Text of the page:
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Oregon Certificate of Trust

Oregon Certification of Trust for Real Property Transactions

A trust is an arrangement whereby a person (the settlor or trustor) transfers property to another person, a trustee, who manages the assets for the benefit of a third (the beneficiary), pursuant to the terms established by the settlor in the trust instrument. Living trusts in Oregon are governed by the Uniform Trust Code, codified at Chapter 130 of the Revised Statutes.

When engaging in business with a trustee, parties to the transaction can request that the trustee provide a certification of trust. To allow the settlor to keep his estate plans private, the trust instrument is generally not recorded, and the trustee uses the certification of trust in the place of disclosing the entire contents of the trust instrument. The certification of trust, presented to anyone who is not a trust beneficiary, contains the essential information about the trust required for the pending or contemplated transaction, certifying its existence and the trustee's authority to do business as fiduciary.

The statutory requirements for a certification of trust are located at ORS 130.860. The certificate must state that the trust exists (generally by citing the trust's name) and provide the date of the trust instrument, and, in addition, the date of any amendment made to the trust. It should also include the name of the trust's settlor and the name and address of each currently acting trustee, and may also contain the name of a successor trustee, if any, "and the circumstances under which any successor trustee or trustees will assume trust powers" (ORS 130.860(8)).

The certificate also enumerates the trustee's powers relevant to the pending transaction. Some trustees may provide copies of excerpts from the trust instrument designating the trustee and establishing the requisite powers (130.860(6)). For trusts administered by multiple trustees, the certificate establishes whether trustees can act individually, or if a majority of, or all trustees are needed to exercise trustee powers.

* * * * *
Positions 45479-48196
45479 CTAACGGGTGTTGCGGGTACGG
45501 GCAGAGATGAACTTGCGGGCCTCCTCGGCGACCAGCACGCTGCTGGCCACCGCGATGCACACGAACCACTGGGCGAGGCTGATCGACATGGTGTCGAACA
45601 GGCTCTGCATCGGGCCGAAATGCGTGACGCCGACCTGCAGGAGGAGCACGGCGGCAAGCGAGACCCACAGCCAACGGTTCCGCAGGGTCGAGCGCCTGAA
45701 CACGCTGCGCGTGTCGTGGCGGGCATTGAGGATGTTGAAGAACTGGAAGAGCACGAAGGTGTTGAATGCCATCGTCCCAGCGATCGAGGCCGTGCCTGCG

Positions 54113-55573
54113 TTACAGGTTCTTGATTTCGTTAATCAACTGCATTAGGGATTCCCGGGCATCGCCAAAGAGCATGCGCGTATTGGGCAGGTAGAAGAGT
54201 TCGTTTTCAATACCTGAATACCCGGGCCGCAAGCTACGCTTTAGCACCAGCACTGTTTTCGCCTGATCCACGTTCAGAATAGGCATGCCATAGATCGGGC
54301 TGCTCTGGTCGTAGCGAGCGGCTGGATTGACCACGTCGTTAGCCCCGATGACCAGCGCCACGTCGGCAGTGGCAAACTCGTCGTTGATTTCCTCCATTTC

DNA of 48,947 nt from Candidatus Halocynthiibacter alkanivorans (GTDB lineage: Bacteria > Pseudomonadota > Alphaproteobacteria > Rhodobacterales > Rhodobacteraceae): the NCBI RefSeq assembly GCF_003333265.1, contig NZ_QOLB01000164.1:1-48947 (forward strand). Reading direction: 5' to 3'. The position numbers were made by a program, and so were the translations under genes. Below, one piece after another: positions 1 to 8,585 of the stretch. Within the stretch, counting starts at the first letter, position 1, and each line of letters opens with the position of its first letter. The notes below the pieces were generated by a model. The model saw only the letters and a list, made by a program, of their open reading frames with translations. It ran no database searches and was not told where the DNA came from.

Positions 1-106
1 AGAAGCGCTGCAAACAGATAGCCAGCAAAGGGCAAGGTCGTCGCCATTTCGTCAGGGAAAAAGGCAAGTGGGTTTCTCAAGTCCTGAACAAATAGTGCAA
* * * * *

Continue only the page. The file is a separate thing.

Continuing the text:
Further, the certificate indicates whether the trust is irrevocable or revocable, along with the name of any person who can revoke the trust. In Oregon, the certificate should also specify if the trust can be amended or modified, and by whom.

Identifying information, such as the last four digits of the trust's taxpayer identification number, the jurisdiction under the laws of which the trust is governed, and the name by which the trust holds title to property, is also required. The certificate must also include a statement that the trust "has not been revoked, modified, or amended in any manner" to cause the within statements to be incorrect (130.860(4)).

For transactions involving real property, the certificate should also include a legal description of the subject real property. Recipients may require that the certificate also contain other facts "that are reasonably related to the administration of the trust" (130.860(7)(a)).

Certifications of trust in Oregon must be executed by all trustees (130.860(3)). Depending on the circumstances, the recipient of a certificate may require that the certificate be executed by a settlor or settlors and/or by a beneficiary or beneficiaries "if the certification is reasonably related to a pending or contemplated transaction with the person" (130.860(7)(b),(c)).

Recipients of a certification of trust may rely on the statements contained within as fact without further inquiry (130.860(9)(a)). Transactions are not enforceable against the trust if a recipient has actual knowledge that a trustee is acting outside the scope of the trust (130.860(9)(c)). Those who fail to request or accept a certificate of trust under ORS 130.860 are still afforded the protections of persons dealing with trustees under ORS 130.855 (130.860(12)).

Contact a lawyer for guidance about trusts, trustees, certifications of trust, and rights of persons dealing with trustees in Oregon.

Deeds.com Oregon Certificate of Trust Forms Have Been Updated as Recently as Tuesday November 5, 2019

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Oregon Certificate of Trust Form